Veteran meteorologist Klaus-Eckart Puls of the European Institute for Climate and Energy (EIKE) analyzes, puts the 2012 Arctic sea ice melt in perspective.
Arctic Ice Melt – Is The End Of The World Coming?
by Klaus-Eckart Puls (Translated and edited by P Gosselin)
Over the last years things have been very quiet among the climate alarmists and prophets of catastrophe because: 1) The global temperature did not rise for 14 years, and instead is now showing a slight downward trend (Is the quiet sun having an impact?) and 2) In contradiction to the IPCC forecasts, sea level rise shows no acceleration, and at many coasts it is even showing a slow-down, e.g. at the German Bight (read here).Since the minimum of 2007, Arctic sea ice began to recover, until 2011. Now – in summer 2012 – there was “finally” a new minimum of just about 2% below the 2007 value. Among the alarmists this was cause for an outbreak of hysterical jubilation: Finally the headlines of the “coming end of the world” were back.
1) It should have been clear even among the ‘most naive’ journalists (but obviously it wasn’t!) that neither the modest 0.7°C of global warming nor the 14 years of declining global temperature could be responsible:
Figure: Global temperature anomaly. (Source: www.metoffice.gov.uk/)
The source of the above graphic is the IPCC-friendly Hadley-Center. It shows that since 1998 there’s been no temperature increase; instead there’s been a downward trend going on through July 2012 (…and that with continuously increasing CO2! …where’s the correlation?).
(2) The scientific literature also shows that for a long time now there has to be other reasons to explain the glacier-ice sheet melts, namely soot and dust which are (not only) produced by man.
(3) New studies and theories show that also tropospheric ozone plays a considerable role in climate change and ice melt.
(4) And as the Arctic ice is decreasing, ice in Antarctica is growing as it is getting colder there. Neither event is a climate catastrophe.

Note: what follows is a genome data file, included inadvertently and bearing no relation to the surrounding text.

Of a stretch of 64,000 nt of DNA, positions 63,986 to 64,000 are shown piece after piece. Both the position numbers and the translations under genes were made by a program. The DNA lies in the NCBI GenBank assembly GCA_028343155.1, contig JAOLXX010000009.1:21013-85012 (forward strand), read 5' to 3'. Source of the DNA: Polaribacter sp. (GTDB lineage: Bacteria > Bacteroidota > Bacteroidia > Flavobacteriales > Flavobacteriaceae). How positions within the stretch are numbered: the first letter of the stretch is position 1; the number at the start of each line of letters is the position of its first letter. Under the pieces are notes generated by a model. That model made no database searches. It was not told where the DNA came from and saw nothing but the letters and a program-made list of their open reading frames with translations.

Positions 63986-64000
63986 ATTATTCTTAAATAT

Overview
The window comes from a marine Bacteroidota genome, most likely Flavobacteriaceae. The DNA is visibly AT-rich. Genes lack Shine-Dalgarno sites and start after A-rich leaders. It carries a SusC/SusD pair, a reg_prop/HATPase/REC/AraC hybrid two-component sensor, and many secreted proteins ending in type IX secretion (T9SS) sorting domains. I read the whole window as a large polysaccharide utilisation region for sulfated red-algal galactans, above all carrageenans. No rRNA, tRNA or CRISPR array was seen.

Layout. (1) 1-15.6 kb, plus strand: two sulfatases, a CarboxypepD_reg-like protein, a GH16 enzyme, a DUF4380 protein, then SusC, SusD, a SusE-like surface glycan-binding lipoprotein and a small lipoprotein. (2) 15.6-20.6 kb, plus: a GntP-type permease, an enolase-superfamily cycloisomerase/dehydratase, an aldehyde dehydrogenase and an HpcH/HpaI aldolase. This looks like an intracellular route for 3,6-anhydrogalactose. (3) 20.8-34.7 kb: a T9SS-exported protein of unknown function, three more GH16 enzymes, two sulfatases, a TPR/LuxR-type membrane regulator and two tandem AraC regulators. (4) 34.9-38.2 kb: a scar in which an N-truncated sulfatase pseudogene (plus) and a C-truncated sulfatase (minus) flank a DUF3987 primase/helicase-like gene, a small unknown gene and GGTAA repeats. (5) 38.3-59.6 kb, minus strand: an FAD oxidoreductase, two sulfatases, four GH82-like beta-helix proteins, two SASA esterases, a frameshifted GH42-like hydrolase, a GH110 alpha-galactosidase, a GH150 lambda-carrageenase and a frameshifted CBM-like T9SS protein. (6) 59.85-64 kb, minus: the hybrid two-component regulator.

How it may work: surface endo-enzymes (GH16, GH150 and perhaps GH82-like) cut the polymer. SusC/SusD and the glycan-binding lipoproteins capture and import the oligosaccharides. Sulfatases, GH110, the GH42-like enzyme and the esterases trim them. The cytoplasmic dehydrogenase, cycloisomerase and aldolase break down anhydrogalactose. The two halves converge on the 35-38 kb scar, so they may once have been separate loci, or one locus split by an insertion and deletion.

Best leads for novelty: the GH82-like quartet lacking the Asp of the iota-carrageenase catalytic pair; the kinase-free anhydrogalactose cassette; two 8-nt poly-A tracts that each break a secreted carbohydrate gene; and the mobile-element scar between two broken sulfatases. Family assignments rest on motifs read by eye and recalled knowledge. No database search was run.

(5) Arctic sea ice melts have occurred time and again in the past.
(6) In relation to point no. 5: It’s been known for a long time in Arctic research that there are natural fluctuations/cycles of 60/70 years. This is repeated by the Alfred Wegener Institute (AWI):
(a) ‘This is in part due to natural developments that have a period of 60-70 years.’ (Source: Rüdiger Gerdes, AWI, in the Nordsee-Zeitung daily, 29 Aug 2012, p.3);
(b) ‘Since the 1990s, we have had a strong temperature increase in the area of the North Atlantic and the North Polar Sea. This is in part due to a natural oscillating development with a period of 60-70 years. We are now in the warm phase.’ (Source: R. Gerdes, AWI, in the Nordwest-Zeitung daily, NR.202, 29 August 2012, p. 2)
(c) And, again from the AWI, Prof. Dr. Miller (AWI Vice Director): ‘We can’t say with certainty when and whether the Arctic will become ice-free.’ (Source: Prof. Dr. Heinrich Miller, interview with Professor Dr. Heinz Miller, Deputy Director of the Alfred Wegener Institute. As a geophysicist, he works with climate reconstructions and ice dynamics, 3 November 2007; http://www.awi.de/).
(d) AWI Director Prof. Dr. Karin Lochte in a FASZ interview (FAZ 16 November 2007, p. 46) concerning the question of whether the large ice lost in the summer of 2007 is an indication for the man-made warming: ‘We have to wait and see. We still don’t know today if we will have more ice once again in five years…’
(e) And again Karin Lochte on that question upon the research ship FS POLARSTERN having circled the North Pole in 2008, on whether it’s global climate change: ‘That is not clear… There’s no answer to the question of whether the decline in sea ice will continue, or if there will be a colder phase.’ (ElbeWeserAktuell daily, 29 October 2008, p.6 BC).
The Arctic ice melt of the last 20 years is for the most part a well-known, natural ‘cyclic phenomenon’ that cannot be explained by the moderate secular temperature increase of 0.7°C (in the Arctic about 1°C) , and also not by the CO2 increase.
Klaus-Eckart Puls, EIKE
Readers may also wish to view Steve Goddard’s Arctic page: http://www.real-science.com/arctic.